3.5. Isotope Separation

Using Carbon Nanotubes

The separation of atomic isotopes is an energy-intensive and time-consuming process. A recent paper by Challa et al. [126] modeled that separation of the isotopes of hydrogen using a GCMC method including quantum treatment via a path-integral method. They calculated selectivities of 10,000 for T2/H2 and 1000 for D2/H2 at low temperature and pressure (20 K:10-4 Pa), which reduced to, respectively, 6 and 5 at 77 K and 1300 Pa. These results indicate that carbon nanotubes have great potential for use in isotope separation.

3.6. Nanotube Properties

The chemical reactivity of nanotubes has been analyzed by comparing unstrained and strained systems. One group [127] used first principle calculations to look at atomic hydrogen adsorption on a tube that had been elastically squashed to form an elliptic tube. They found a large (-100 kJ • mol-1) difference in the binding energy between the regions of high and low curvature in the ellipse. Another group [128] analyzed, using an empirical method, the reactivity at areas of high curvature caused by twisting or bending the nan-otubes. They also found that sites of higher curvature have higher binding energies (-155 kJ • mol-1) for atomic hydrogen. They also presented some preliminary experimental evidence that nanotubes can preferentially react at strained sites. The finding that the reactivity of carbon nan-otubes is modifiable by physical distortion of the tube structure makes carbon nanotubes quite different from planar graphitic materials where increased reactivity occurs only at defect sites.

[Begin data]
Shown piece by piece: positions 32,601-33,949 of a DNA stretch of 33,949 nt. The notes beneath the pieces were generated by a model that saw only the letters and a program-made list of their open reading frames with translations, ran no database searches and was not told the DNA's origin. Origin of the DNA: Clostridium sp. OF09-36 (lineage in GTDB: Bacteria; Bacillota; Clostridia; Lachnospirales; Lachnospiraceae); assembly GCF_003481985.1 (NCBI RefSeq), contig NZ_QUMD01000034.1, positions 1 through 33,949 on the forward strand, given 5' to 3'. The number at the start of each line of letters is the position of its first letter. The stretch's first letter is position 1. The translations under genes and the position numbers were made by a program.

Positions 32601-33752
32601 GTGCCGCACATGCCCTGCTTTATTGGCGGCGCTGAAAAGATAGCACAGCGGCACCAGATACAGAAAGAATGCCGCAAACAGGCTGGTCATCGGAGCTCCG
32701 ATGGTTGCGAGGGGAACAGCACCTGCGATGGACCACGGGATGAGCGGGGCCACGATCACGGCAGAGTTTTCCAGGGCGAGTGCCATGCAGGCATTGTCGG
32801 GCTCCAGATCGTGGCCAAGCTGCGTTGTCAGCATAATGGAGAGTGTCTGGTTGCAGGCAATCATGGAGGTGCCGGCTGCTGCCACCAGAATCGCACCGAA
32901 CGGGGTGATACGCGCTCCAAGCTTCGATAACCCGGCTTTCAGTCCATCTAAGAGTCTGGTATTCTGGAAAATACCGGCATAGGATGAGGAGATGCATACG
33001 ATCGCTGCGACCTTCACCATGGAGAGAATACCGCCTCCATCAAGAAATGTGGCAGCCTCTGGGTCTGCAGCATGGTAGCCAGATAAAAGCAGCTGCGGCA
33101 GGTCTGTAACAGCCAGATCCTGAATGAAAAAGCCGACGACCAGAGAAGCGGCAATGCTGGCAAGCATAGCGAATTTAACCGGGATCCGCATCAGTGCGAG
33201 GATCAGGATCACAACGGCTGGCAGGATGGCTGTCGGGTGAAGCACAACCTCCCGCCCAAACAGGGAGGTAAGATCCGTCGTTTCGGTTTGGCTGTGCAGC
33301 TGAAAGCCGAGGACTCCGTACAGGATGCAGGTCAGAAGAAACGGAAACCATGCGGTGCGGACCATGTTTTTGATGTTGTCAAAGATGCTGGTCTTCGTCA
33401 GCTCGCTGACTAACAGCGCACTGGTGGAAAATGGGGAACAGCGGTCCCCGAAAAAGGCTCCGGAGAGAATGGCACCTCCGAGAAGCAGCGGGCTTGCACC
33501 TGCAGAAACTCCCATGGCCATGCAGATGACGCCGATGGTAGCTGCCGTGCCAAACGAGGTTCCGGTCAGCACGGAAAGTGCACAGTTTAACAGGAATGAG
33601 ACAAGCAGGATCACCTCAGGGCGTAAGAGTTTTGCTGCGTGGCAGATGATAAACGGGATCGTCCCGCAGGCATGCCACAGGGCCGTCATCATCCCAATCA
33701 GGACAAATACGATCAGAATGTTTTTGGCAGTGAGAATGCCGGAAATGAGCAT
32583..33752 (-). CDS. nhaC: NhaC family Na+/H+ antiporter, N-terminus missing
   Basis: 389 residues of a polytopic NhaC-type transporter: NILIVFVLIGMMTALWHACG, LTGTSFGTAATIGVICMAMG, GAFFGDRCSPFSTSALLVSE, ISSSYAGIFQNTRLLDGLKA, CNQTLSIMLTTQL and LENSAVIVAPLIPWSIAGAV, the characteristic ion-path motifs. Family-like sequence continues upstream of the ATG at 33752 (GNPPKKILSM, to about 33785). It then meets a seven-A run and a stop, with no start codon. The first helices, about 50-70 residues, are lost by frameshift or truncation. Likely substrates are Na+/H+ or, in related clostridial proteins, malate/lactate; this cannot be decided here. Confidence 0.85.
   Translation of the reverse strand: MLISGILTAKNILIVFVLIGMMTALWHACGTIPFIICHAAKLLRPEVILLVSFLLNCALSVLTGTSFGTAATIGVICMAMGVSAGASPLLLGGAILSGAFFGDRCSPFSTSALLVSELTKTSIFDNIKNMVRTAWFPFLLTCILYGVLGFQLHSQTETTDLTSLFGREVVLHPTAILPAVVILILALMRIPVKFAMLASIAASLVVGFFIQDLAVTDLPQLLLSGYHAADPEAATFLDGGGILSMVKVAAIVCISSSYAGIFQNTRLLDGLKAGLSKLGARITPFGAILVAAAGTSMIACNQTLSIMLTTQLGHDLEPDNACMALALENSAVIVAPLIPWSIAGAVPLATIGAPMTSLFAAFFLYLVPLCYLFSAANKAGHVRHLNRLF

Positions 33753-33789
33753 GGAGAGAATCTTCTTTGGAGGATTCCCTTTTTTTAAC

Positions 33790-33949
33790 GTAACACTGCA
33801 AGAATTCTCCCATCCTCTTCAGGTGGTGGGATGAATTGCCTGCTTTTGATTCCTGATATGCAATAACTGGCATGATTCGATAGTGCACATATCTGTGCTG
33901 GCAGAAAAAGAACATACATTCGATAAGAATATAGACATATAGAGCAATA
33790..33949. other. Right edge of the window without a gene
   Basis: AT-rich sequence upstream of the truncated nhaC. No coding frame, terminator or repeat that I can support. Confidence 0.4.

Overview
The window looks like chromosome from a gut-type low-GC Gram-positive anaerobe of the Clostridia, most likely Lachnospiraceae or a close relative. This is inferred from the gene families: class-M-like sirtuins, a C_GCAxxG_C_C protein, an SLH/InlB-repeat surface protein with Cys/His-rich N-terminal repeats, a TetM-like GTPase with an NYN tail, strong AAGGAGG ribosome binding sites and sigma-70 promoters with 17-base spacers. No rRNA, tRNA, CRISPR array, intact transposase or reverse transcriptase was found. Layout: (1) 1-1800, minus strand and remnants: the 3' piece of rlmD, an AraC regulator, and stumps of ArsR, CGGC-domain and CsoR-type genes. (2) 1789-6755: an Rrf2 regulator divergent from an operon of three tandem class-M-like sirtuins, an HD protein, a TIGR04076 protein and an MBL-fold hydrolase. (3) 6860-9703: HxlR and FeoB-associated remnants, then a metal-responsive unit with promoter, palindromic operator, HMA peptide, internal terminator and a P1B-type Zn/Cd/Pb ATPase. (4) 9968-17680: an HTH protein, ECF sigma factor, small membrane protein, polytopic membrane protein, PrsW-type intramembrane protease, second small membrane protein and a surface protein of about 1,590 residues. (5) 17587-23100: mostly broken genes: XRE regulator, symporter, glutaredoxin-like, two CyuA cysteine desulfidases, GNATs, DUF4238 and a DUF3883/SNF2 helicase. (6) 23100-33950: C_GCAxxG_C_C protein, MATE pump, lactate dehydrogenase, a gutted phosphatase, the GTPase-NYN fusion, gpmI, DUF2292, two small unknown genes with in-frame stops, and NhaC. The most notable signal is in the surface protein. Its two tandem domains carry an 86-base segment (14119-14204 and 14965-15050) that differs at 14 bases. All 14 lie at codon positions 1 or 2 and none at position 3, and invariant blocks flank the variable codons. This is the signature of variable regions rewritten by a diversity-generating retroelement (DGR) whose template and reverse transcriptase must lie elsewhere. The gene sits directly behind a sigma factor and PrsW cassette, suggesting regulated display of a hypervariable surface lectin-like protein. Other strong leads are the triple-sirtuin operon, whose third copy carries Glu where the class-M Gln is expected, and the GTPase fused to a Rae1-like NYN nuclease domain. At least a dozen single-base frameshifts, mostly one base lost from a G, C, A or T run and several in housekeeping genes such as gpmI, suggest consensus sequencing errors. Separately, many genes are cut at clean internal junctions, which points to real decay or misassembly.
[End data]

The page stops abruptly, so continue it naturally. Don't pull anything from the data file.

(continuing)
3.7. Chemical Adsorption on Carbon Nanotubes

No chemical adsorption was observed in studies using statistical mechanic methods on systems with molecular hydrogen at ambient energy levels. Only the studies with atomic hydrogen discussed below had reactions leading to chemisorption of the hydrogen. None of those systems modeled carbon nanotubes at conditions proposed for hydrogen storage nor proposed a mechanism for release of the chemisorbed hydrogen. However, it is well known that certain metal catalysts promote the formation of atomic hydrogen, and some of these metals are being combined with carbon nanotubes.

Using density functional theory, Jeloaica and Sidis [129] calculated the interaction between atomic hydrogen and a graphite surface. A coronene-like model of the (0001) graphite surface is considered. Two adsorption regions separated by a barrier were found: a physisorption region around 3 A from the surface, and a chemisorption region around 1.5 A. The former is site independent, and compatible with a high mobility of the hydrogen atoms parallel to the surface. The latter is located exclusively on top of a carbon atom, which was consistent again with earlier studies using the semiempirical method [130-133], and more details can be found from our recent review [134]. Yang and Yang [135] focused on the adsorption of H atoms on three faces of graphite: (0001) basal plane, (1010) zigzag edge, and (1121) armchair edge. The relative energies of adsorption (or CH bond energies) follow the order zigzag edge > armchair edge > basal-plane edge. They also found that adsorption on the basal plane sites is exothermic and stable. On the edge sites, the C-H bond energy decreases by nearly 125 kJ • mol-1 when two H atoms are adsorbed on the same site. On the basal plane, the C-H bond energy decreases from 190 kJ • mol-1 when two H are adsorbed on alternating sites to 110 kJ • mol-1 when they are adsorbed on two adjacent sites.